The program for the International New Horizons Competition is ready

Ray & Liz, dir. Richard Billingham
Wet Dreams, or Midnight Madness at New Horizons Recommendations by Urszula Śniegowska

This year’s International New Horizons Competition includes 12 titles—12 discoveries by 12 filmmakers whose original ideas, unique vision and artistic bravado made a huge impression on us.

Kelly Cooper and Pavol Liska are undoubtedly risk-takers, having adapted for the big screen Elfride Jelinek’s The Children of the Dead, turning a mountain film into an insane, trash horror movie. They take advantage of the “spiritual” potency of Super 8 film and silent movies to exorcise Austria’s inglorious past and present-day hypocrisy. Elements of horror can also be found in Johannes Nyholm’s Koko-di, Koko-da. Nyholm’s surreal, melancholic (partially animated) fairy tale, made to the rhythm of a music-box melody, is a unique, moving story of loss, anger and grief.

Richard Billingham, in turn, evokes the ghosts of his childhood. His Ray & Liz is about a suburban family and life on the margins as a progressive process of isolation: from the city, from society, from each other. No wonder that the leitmotif of the story are unpaid electricity and gas bills and the related threat of being cut off. Billingham shot his film on 16 mm film, as did another Briton, Mark Jenkin. The black-and-white, ostentatiously vintage Bait is about gentrification, the tourist tsunami and the killing of local traditions. The protagonists in the magnetic, poetic Fire Will Come, set in the nearly empty villages of Spanish Galicia, are longing for tourists. The mountainous landscape of the region is not just a background: raw and demanding, it shapes human characters and relationships in its own image; it carves their faces and teaches toughness. The film’s protagonist is a local outcast, an arsonist named Amador.

This year’s competition also includes other outsiders and lonely wanderers, such as Henrique from Ico Costa’s Portuguese film Alva, an enigmatic tale of violent revenge and escape that is nearly devoid of dialog. Then there’s S., a Tunisian deserter who, like Robinson Crusoe, constructs a new identity far removed from civilization. In Tlamess, Ali Eddine-Slim draws on Kubrick and Leone in a surprising new way. Another outsider is a blind young Russian, a soldier wounded on the front in World War I, in a film by Aleksander Zolotuchin, who listens intently to the sounds of history. The hitchhiker—a mysterious man who is out to kill—in Jinpa by Chinese director Pema Tseden certainly belongs in this group of loners, the excluded and those who simply don’t belong. But this is a path that goes around in a circle: destiny, karma, fate.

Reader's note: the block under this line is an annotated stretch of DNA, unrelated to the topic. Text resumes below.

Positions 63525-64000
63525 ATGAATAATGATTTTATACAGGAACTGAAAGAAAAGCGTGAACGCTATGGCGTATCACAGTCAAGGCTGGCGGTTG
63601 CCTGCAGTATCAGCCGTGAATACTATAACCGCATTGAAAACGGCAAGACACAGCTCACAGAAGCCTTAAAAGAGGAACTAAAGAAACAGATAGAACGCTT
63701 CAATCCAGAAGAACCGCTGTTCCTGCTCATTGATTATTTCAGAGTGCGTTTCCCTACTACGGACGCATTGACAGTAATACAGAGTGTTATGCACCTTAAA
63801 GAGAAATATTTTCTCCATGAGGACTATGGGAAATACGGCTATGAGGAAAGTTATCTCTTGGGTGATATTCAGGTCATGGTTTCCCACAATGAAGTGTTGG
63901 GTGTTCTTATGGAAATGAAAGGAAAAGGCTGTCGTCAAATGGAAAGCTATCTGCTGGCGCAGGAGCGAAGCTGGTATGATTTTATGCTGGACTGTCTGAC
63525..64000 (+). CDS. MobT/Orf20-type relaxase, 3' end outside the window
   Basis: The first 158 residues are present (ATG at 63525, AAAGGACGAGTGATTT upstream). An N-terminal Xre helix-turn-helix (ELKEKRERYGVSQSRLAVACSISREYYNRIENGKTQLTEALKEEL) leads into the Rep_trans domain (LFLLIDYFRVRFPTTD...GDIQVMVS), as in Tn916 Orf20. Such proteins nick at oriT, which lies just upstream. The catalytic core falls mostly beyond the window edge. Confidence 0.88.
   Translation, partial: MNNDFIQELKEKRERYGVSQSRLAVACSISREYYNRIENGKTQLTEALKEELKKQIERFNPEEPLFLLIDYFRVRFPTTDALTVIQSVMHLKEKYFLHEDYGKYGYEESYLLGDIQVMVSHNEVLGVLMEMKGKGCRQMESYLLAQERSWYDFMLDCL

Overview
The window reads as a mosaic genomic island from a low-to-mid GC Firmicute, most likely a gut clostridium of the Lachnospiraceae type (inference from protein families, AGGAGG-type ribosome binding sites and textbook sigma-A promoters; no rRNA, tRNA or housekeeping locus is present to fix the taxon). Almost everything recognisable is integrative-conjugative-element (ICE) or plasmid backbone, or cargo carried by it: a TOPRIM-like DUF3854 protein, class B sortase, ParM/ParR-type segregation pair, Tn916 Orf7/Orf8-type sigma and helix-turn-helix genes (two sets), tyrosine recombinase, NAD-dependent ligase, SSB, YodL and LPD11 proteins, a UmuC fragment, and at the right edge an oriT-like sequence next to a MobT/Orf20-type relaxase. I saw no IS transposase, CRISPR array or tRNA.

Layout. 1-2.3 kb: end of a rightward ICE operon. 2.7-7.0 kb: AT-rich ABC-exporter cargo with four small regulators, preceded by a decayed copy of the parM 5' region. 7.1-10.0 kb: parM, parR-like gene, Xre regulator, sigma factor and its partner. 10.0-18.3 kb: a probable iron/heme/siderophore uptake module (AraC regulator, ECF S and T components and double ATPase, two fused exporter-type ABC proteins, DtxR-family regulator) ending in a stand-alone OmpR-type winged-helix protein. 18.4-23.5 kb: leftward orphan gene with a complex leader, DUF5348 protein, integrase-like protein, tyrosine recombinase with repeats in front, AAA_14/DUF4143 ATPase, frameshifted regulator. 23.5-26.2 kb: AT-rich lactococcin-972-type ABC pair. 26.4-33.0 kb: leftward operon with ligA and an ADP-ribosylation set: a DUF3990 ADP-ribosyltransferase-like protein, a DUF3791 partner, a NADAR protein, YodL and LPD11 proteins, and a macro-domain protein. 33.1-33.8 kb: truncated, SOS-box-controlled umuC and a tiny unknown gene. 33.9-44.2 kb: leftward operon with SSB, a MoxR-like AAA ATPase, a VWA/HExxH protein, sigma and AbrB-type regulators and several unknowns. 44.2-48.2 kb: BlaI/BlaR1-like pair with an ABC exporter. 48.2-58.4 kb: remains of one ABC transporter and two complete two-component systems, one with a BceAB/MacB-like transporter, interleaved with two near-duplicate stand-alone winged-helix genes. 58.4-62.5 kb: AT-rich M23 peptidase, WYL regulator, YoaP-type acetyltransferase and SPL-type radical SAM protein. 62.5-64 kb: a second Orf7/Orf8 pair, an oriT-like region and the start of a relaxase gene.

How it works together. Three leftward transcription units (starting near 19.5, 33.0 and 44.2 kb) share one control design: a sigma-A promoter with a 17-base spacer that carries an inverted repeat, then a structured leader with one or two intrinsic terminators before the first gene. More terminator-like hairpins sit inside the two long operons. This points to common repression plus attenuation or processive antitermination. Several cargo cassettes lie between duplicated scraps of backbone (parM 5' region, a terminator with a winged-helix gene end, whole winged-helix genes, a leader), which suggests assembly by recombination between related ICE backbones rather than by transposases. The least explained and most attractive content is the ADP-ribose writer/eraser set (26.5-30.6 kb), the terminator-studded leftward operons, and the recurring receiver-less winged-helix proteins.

Another outsider is Khadija, who walks the streets of Brussels at night in Ghost Tropic. Her unplanned, half-dreamed, half-prosaic wandering is the work of Jim Jarmusch. The spirit of this legend of the American underground is also felt in Take Me Somewhere Nice, a road movie that travels from Amsterdam to the lost villages of Herzegovina, the destination of a Bosnian girl who was raised abroad. Ena Sendijarević has created a tragicomic image of life, reminiscent of Stranger Than Paradise, that takes place between countries, languages and cultures. The protagonists in Jessica Forever are marked by feelings of homelessness and loneliness. This is feminist science fiction directed by Caroline Poggi, neo-baroque wildness of the heart, a dystopian tale about lost boys and their foster mother.

The Grand Prix winner (with a EUR 15,000 prize) will be chosen by a jury made up of Isabella Eklöf (Grand Prix winner of the 18th New Horizons for Holiday), Johann Lurf (visual artist and director, maker of ★), Rasha Salti (Lebanese curator, programmer and screenwriter), Agnieszka Smoczyńska (director of The Lure and Fugue) and Kim Yutani (program director of the Sundance Festival). Festival audiences will also choose their own award winner.

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